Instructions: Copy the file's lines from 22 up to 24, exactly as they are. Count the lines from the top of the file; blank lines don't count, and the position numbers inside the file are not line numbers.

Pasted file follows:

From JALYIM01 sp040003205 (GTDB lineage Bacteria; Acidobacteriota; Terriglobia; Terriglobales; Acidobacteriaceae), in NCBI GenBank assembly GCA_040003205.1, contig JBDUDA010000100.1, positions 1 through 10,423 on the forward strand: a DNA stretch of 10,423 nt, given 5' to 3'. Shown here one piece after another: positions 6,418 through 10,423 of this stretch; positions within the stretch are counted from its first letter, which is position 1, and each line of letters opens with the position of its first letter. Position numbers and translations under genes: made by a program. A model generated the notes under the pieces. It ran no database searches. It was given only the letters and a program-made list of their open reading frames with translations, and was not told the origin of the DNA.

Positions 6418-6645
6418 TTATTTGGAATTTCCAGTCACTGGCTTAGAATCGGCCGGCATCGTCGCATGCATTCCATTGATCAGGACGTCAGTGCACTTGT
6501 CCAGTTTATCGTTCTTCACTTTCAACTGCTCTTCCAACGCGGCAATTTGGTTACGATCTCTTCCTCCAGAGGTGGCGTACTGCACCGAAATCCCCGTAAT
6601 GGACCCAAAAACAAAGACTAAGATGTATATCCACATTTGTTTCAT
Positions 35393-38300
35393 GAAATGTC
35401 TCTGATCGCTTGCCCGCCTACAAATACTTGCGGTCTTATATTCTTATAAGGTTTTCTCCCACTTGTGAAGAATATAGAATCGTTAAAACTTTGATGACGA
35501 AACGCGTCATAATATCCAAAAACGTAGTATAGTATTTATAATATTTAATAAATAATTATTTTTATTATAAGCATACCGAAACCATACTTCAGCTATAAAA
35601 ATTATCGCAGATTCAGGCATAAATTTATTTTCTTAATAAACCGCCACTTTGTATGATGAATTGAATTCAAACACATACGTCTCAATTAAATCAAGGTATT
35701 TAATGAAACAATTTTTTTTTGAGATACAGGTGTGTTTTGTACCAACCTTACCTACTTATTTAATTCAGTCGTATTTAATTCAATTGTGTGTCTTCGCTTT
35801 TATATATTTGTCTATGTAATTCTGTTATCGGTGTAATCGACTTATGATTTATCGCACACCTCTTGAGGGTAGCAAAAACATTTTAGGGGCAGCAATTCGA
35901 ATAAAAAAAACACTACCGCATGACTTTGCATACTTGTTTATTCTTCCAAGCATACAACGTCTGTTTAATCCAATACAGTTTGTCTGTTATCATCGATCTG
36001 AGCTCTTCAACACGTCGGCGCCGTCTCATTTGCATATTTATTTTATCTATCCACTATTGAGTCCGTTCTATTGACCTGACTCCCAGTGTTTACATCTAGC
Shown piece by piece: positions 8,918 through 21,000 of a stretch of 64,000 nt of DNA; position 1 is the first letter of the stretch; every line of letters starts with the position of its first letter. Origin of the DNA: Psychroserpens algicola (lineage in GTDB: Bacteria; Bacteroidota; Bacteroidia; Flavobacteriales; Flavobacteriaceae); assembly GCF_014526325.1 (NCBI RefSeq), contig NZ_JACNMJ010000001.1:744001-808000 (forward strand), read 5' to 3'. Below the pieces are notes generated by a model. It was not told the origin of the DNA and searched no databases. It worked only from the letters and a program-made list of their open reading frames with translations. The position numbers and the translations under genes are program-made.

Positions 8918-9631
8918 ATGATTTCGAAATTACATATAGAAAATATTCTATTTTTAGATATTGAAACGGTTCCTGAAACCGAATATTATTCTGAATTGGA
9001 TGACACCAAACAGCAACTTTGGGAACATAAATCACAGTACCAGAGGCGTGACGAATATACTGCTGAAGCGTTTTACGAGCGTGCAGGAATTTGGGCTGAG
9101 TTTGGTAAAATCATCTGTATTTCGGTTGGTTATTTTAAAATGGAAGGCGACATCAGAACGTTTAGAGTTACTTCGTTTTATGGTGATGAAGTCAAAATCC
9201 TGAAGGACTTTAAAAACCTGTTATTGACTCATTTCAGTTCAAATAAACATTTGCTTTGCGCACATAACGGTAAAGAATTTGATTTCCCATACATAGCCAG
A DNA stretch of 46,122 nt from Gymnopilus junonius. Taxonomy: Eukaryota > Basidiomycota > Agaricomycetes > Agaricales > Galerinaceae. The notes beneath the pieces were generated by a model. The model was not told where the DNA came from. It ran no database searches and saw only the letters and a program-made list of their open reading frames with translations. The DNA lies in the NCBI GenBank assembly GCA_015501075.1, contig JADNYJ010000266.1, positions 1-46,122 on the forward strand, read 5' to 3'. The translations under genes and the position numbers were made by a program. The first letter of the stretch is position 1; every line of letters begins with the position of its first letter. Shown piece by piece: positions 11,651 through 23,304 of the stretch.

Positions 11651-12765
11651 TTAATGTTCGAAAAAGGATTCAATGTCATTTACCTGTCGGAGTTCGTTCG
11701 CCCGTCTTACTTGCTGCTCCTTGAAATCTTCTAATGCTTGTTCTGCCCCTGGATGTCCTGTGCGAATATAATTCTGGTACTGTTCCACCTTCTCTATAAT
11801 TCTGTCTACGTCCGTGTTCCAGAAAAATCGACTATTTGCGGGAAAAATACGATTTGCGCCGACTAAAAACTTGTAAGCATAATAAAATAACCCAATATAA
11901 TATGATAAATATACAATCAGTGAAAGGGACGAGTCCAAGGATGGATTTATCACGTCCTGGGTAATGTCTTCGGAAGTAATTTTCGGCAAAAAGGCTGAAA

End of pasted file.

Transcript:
Positions 11651-12765
11651 TTAATGTTCGAAAAAGGATTCAATGTCATTTACCTGTCGGAGTTCGTTCG
11701 CCCGTCTTACTTGCTGCTCCTTGAAATCTTCTAATGCTTGTTCTGCCCCTGGATGTCCTGTGCGAATATAATTCTGGTACTGTTCCACCTTCTCTATAAT